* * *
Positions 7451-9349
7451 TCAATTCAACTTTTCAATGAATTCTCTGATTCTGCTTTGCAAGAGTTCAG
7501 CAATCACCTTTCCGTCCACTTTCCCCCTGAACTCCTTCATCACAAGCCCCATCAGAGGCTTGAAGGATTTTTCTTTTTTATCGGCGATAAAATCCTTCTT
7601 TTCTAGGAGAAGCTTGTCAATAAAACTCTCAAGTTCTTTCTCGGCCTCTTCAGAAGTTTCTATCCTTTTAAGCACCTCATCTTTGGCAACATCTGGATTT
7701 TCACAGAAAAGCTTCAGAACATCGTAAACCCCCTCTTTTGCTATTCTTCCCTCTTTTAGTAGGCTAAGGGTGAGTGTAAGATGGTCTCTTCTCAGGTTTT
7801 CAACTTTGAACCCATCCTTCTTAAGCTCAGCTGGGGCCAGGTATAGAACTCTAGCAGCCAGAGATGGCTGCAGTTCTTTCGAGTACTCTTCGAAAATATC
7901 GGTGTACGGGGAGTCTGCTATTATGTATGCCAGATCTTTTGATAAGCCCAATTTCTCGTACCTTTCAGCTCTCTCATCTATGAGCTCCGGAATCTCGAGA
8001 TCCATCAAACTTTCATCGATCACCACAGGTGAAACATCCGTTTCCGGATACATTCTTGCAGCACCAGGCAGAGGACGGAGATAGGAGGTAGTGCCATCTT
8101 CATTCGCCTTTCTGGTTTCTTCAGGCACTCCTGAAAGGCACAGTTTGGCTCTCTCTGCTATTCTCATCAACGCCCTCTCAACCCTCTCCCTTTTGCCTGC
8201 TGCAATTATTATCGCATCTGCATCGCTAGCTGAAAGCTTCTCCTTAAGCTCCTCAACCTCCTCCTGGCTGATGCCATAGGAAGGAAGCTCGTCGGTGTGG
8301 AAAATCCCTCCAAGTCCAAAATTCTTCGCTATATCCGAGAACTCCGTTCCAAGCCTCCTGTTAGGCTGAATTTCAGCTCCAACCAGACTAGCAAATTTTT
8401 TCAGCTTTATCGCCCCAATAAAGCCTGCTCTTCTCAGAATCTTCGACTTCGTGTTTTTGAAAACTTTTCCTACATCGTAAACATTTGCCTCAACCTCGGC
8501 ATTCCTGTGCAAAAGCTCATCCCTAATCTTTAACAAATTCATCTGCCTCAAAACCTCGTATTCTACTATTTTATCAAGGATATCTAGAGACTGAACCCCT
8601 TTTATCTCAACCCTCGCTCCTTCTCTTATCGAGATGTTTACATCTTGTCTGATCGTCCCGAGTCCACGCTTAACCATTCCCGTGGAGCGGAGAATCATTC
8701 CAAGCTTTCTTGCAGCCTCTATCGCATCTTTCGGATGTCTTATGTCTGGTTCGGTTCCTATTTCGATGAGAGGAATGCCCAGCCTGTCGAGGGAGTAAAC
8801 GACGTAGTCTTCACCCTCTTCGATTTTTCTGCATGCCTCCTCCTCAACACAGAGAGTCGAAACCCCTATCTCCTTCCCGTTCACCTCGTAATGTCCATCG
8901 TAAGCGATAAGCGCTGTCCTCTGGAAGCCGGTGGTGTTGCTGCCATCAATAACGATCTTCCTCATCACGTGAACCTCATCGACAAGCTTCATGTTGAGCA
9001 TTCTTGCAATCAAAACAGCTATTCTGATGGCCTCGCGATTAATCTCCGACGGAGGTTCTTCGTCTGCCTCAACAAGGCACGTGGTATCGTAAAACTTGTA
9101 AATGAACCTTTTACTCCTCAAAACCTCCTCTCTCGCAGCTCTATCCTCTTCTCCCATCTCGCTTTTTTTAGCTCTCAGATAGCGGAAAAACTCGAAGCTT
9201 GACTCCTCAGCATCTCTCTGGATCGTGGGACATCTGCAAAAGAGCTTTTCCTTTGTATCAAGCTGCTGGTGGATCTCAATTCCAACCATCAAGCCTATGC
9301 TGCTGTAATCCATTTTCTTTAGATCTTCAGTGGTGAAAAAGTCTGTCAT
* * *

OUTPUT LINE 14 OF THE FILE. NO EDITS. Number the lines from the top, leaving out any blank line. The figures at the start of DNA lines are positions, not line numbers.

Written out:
8601 TTTATCTCAACCCTCGCTCCTTCTCTTATCGAGATGTTTACATCTTGTCTGATCGTCCCGAGTCCACGCTTAACCATTCCCGTGGAGCGGAGAATCATTC